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In California, two Asian Americans fight for a seat in the House — and with each other

As the midterms loom, one key House race in California is drawing significant attention both to Asian Americans in the district, and from them. 

Democrat Jay Chen is challenging Republican incumbent Michelle Steel in a newly drawn and the highly competitive congressional district that encompasses the northwestern portion of Orange County. The race features a rare matchup between two Asian Americans, and the result hinges on Asian Americans, who make up about a third of the district’s voters. 

But some of the candidate’s language and allegations about links to China and communism have only frustrated many in that community.

The district was undergoing changes even before being redrawn after the 2020 census. While Orange County had once been regarded as a Republican stronghold, the last few election cycles have proven it to be purple territory. As of 2022, almost 38% of county residents registered as Democrats, slightly edging out Republicans, at just over 32%. Another quarter reported no party preference. 

A voting center in the Orange County city of La Habra, Calif., on Sept. 14, 2021.Jae C. Hong / AP file

Asian Americans driving a demographic and political shift

Experts say that the race proves a critical point they’ve emphasized time and again: that with rapidly changing demographics across the country, parties can’t afford to ignore the Asian American vote.  

“I think here, we’re seeing a wake-up call,” Connie Chung Joe, chief executive of Asian Americans Advancing Justice Southern California, told NBC News. “But I think still within this country as a whole, there’s this lack of recognition and understanding about the importance and value of the Asian American voter.”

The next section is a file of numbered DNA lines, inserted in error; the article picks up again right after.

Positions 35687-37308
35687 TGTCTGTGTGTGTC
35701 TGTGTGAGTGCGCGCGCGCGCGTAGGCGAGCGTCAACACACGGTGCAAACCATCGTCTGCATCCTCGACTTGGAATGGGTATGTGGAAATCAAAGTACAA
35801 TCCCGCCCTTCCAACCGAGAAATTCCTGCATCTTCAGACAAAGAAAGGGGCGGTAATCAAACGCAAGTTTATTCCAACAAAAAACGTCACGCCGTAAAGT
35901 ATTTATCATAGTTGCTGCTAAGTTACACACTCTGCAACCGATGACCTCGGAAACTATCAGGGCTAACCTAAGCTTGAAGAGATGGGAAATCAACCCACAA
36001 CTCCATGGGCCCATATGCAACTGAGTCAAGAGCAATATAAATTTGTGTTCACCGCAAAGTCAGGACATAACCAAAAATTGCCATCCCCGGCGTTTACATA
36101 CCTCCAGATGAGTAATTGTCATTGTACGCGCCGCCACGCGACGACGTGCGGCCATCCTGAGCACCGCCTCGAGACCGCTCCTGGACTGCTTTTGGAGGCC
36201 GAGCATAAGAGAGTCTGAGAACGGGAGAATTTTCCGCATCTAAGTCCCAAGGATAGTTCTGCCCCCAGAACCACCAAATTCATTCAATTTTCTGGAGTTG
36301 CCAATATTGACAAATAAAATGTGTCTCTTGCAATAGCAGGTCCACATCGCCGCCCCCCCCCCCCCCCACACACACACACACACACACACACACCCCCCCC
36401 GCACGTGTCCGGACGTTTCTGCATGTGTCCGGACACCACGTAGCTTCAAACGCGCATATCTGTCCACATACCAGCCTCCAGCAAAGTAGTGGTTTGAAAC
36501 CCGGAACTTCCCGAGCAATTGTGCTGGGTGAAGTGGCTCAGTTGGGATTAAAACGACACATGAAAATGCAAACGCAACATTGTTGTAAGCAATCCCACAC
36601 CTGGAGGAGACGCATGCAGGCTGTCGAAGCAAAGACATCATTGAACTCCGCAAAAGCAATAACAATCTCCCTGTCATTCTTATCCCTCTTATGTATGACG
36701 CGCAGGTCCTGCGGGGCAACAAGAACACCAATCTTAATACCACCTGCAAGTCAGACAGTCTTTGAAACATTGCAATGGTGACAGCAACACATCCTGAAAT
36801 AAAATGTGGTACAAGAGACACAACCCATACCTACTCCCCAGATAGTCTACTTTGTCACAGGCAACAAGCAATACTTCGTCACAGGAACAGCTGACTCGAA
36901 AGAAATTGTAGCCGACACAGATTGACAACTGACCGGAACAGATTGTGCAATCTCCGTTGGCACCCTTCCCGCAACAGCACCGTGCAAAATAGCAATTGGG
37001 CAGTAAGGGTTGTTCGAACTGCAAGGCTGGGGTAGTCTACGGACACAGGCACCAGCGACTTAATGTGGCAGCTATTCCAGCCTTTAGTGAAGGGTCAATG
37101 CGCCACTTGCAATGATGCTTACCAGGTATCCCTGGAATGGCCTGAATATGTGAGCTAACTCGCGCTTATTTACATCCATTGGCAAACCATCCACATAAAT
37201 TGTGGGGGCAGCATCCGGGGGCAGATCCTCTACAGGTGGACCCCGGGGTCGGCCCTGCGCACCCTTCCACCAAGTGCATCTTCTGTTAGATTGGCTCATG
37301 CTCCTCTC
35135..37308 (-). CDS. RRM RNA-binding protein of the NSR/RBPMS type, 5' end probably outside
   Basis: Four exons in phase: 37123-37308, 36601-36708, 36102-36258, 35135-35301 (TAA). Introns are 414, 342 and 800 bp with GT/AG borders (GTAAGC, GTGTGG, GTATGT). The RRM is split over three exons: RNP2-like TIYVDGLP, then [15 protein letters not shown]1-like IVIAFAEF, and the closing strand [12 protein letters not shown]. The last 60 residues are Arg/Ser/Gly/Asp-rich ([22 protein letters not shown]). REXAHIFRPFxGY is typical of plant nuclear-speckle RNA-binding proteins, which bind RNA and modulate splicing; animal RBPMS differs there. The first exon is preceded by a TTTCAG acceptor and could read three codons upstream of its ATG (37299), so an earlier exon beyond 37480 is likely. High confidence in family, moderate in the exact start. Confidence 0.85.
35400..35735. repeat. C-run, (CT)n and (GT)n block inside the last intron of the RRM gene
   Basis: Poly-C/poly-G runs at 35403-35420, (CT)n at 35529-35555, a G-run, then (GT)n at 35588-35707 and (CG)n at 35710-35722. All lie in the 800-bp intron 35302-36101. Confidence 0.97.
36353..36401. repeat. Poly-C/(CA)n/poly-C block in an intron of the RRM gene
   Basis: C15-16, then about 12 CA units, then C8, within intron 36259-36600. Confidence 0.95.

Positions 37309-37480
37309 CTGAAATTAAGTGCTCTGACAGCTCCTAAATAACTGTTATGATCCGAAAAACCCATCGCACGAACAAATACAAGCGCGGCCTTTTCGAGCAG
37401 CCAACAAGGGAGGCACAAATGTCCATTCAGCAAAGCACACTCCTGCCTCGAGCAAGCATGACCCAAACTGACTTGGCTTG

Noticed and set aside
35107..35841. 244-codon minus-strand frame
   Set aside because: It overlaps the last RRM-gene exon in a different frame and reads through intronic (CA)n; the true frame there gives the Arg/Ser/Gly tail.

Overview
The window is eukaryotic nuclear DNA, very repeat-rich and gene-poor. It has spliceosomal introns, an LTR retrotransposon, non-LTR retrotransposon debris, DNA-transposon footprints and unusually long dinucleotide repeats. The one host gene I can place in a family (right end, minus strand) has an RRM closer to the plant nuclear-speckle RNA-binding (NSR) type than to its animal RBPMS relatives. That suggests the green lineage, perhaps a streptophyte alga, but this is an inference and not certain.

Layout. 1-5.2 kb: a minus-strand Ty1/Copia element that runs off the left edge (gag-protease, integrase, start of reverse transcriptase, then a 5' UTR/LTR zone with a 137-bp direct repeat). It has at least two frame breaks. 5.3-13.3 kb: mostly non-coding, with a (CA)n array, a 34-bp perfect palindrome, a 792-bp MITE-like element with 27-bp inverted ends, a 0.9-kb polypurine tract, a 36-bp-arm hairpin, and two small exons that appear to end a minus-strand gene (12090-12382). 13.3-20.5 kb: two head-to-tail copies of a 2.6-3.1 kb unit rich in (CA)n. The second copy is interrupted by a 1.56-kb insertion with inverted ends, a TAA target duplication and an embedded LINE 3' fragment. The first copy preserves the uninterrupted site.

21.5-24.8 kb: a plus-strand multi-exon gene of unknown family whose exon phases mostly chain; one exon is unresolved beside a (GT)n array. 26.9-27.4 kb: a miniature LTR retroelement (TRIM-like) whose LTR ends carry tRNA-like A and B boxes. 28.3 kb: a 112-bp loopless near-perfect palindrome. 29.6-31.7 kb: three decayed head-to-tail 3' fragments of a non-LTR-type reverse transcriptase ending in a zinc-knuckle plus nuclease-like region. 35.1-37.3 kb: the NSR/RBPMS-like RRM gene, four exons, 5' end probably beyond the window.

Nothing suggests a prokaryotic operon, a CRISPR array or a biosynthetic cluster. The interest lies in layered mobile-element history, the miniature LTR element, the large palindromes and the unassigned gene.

Changes in the community’s party preferences have been driven by the growth of the Asian American and Pacific Islanders in Orange County, home to the third-largest AAPI population in the country. The racial group is the area’s fastest growing, surging by more than 40% from 2000 to 2010, according to a report by Joe’ group on Asian Americans, Native Hawaiians and Pacific Islanders in the county. Within the electorate, almost half are of Vietnamese descent, one of the few Asian American groups that tends to lean right. But Janelle Wong, senior researcher at nonprofit group AAPI Data, said that they split with the GOP on a number of issues. 

“If you look at Vietnamese, they don’t look like other Republicans … They are super progressive on health care and to some extent, affirmative action. They’re very progressive when it comes to redistribution, such that you tax the rich,” Wong said. 

The complexities at play have, in part, fueled a contentious and, at times, nasty race for the Asian American vote, Wong said, as both candidates have tried to paint themselves as the most authentically Asian American choice. Steel, 67, who in 2020 became one of the first three Korean American women elected to Congress, came to the U.S. when she was in her early 20s, opening a clothing store with her family. Before being elected to Congress, she served as supervisor and chairwoman of the Orange County Board of Supervisors. 

While her campaign declined to go into specifics about their Asian American and Pacific Islander outreach, they mentioned that Steel still knocks on doors every weekend, meeting voters. In a statement to NBC News, Steel called herself a “proud first generation American who came to the U.S. with very little.” 

“I understand the difficulties Asian Americans face when it comes to racism, high taxes and an overbearing, costly government that makes it difficult for hardworking families to succeed,” Steel said. 

Chen, 44, is currently a lieutenant commander in the Navy reserves. He attended public schools growing up and went to Harvard University on a Reserve Officer Training Corps scholarship, then worked for a consulting firm. He ran for a House seat in 2020 before withdrawing. 

Chen’s campaign said that roughly 40% of its staff is Asian American and Pacific Islander, and that it has a dedicated Vietnamese outreach coordinator. It said it has paid advertisements across several Asian languages including Vietnamese, Korean and Mandarin, and has additionally done direct voter contact in Tagalog, Hindi and Punjabi. In a statement, the campaign said that as a small-business owner and community college trustee, Chen is “intimately familiar” with issues that matter to the Asian Americans in the district.